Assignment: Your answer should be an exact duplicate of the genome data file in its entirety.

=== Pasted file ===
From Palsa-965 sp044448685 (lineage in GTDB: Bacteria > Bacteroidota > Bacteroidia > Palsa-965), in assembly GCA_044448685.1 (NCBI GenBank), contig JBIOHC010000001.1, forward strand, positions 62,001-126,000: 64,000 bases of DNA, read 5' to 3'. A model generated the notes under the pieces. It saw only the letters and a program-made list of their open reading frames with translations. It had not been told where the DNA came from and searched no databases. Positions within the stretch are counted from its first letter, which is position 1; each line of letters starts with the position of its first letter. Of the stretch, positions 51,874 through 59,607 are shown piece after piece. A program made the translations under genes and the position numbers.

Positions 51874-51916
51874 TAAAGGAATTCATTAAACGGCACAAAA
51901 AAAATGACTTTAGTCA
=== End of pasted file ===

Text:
From Palsa-965 sp044448685 (lineage in GTDB: Bacteria > Bacteroidota > Bacteroidia > Palsa-965), in assembly GCA_044448685.1 (NCBI GenBank), contig JBIOHC010000001.1, forward strand, positions 62,001-126,000: 64,000 bases of DNA, read 5' to 3'. A model generated the notes under the pieces. It saw only the letters and a program-made list of their open reading frames with translations. It had not been told where the DNA came from and searched no databases. Positions within the stretch are counted from its first letter, which is position 1; each line of letters starts with the position of its first letter. Of the stretch, positions 51,874 through 59,607 are shown piece after piece. A program made the translations under genes and the position numbers.

Positions 51874-51916
51874 TAAAGGAATTCATTAAACGGCACAAAA
51901 AAAATGACTTTAGTCA